“A law firm is like a shark”: WFW’s new co-managing partners on the firm’s growth strategy

WFW appears to be going swimmingly under its post-Greville dual management team.

“A law firm is like a shark – you have to move to breathe,” says one of Watson Farley & Williams (WFW) new co-managing partners, Lothar Wegener. 

It’s a valid point, but hails from an unlikely source. Over the past few years, WFW has hardly set the legal world alight as an industry trailblazer. Despite steady growth, the firm has remained a relatively low-profile beast, often regarded primarily as a shipping and finance boutique. Less a shark, more an armadillo.

But that may be an unfair assessment. Under the leadership of managing partner Michael Greville, who unexpectedly left his post in November to return to fee-earning after 12 years, revenue at WFW rocketed by almost 100 per cent – from £52m in 2001/02 to £102.1m in 2012/13 (28 November 2013). The firm was also busy opening a raft of offices, most recently in Madrid, Munich, Milan, Hong Kong and Frankfurt. 

On 15 January, WFW’s leadership baton was picked up by the firm’s first-ever co-managing partners, Wegener and Chris Lowe (13 December 2013). Both have headed various offices over the years and spent stints on the firm’s management committee, so it was hardly surprising that when they hit the campaign trail in December it was under the banner “more of the same”. 

While there is unlikely to be a strategic overhaul at the firm, WFW’s new pair at the top do have some subtle changes in emphasis up their sleeves. 

Firstly, the duo are keen for the market to stop seeing WFW as purely a finance and shipping-oriented firm. In the 2012/13 financial year, corporate was the most profitable part of the London office. 

“We’re much more than a finance and a maritime or energy firm,” insists Wegener. “We’d like to see investment in corporate, and we’ll build that in order to get up to a balance with finance.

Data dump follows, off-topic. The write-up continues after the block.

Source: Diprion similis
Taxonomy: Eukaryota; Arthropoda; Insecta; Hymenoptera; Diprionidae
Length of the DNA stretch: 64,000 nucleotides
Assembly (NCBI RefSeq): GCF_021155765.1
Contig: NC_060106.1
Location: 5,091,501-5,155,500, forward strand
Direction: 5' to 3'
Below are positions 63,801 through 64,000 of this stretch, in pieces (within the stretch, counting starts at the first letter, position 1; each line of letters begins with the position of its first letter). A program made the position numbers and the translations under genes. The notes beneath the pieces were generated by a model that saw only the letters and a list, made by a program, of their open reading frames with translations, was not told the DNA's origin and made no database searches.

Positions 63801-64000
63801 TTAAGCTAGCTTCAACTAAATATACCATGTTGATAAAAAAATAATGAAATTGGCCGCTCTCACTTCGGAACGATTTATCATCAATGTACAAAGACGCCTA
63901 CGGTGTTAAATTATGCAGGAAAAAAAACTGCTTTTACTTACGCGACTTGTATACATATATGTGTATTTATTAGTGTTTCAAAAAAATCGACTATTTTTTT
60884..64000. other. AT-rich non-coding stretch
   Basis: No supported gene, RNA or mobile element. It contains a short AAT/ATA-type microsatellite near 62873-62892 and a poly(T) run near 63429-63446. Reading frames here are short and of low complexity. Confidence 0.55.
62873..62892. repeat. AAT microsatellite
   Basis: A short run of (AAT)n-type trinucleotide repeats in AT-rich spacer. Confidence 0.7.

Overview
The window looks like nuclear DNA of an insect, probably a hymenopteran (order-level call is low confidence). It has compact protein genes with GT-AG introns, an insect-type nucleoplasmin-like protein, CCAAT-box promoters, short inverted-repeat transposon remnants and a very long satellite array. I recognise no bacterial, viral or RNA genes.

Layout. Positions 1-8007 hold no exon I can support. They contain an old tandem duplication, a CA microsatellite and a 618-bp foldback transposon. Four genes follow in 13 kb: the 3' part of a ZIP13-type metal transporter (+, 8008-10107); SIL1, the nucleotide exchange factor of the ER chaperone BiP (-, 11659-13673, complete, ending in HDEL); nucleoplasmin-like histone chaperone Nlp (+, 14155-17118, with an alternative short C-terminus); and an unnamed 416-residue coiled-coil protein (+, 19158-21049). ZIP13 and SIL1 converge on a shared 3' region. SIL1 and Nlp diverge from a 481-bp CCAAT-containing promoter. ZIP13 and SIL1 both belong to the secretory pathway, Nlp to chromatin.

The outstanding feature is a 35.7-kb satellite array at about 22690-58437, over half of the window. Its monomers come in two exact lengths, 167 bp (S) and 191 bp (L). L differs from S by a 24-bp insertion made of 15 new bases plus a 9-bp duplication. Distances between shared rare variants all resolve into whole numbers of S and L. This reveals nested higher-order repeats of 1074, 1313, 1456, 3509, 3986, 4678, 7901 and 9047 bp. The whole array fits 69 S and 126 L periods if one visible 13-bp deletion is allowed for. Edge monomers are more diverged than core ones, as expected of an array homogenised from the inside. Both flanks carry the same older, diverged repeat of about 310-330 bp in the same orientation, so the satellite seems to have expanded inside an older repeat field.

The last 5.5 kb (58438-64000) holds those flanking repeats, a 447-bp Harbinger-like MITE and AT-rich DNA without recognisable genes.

”There’s a perception we’re a little underweight in corporate in London but we’re very strong in other jurisdictions like Germany. If we can do it in Germany and Singapore, why can’t we do it here?” 

In fact, corporate isn’t the only part of the firm being bolstered behind the doors of WFW’s City outpost. While international growth remains a key part of firm strategy, Lowe and Wegener are putting a particular emphasis on building out the firm’s wider practice in London.

WFW’s sole UK office already accounts for 40 per cent of its entire global revenue, but the new co-managing partners have enlisted recruiters to push forward on headcount growth in the City – keen to bulk up across a range of practice areas including real estate, corporate, finance, energy and litigation. 

Underpinning these changes is the pair’s sincere belief that, “just because it’s done that way doesn’t mean it’s always the right way”.

And their response to the recent HM Revenue and Customs crackdown on partnership tax evasion suggests that they’re not all talk. 

While a raft of other firms including Hogan Lovells and Addleshaw Goddard asked non-equity partners to inject up to £100,000 into the firm in order to meet HMRC’s demands, WFW took a sideways approach. The firm asked its City-based fixed-share partners (FSPs) to put just over 20 per cent of their salaries into a separate pot, to be returned with either a bonus or a loss at year-end depending on WFW’s global performance (27 May 2014). 

“We don’t need the cash, and a cash call triggers all sorts of questions including those relating to voting,” admits Lowe. “We began looking at a variable share structure, as it’s effective, efficient and a good buy-in to the business of the firm.” 

It was also a great opportunity for the pair to showcase their consensus-based approach to firm politics, holding one-on-one meetings with each of WFW’s 20 FSPs to discuss the potential changes.

“There was sensible concern about the down-side risk, but there was no hostile kickback and everyone got behind the idea,” says Lowe. Ultimately, the effort paid off, with 100 per cent of those affected agreeing to participate in the scheme. 

So far, so good for WFW’s new leadership, but the proof of their success will be in the financial results over the next couple of years. In 2012/13 the firm experienced a financial wobble, with revenue inching up 2 per cent but average profit per equity partner dropping by 13 per cent to £388,000 (16 July 2013). 

The 2013/14 results are yet to be unveiled, but Lowe and Wegener estimate that they’ll demonstrate an uptick of about 10 per cent for 2012/13, with PEP moving on the same upward trajectory for the first time in three years.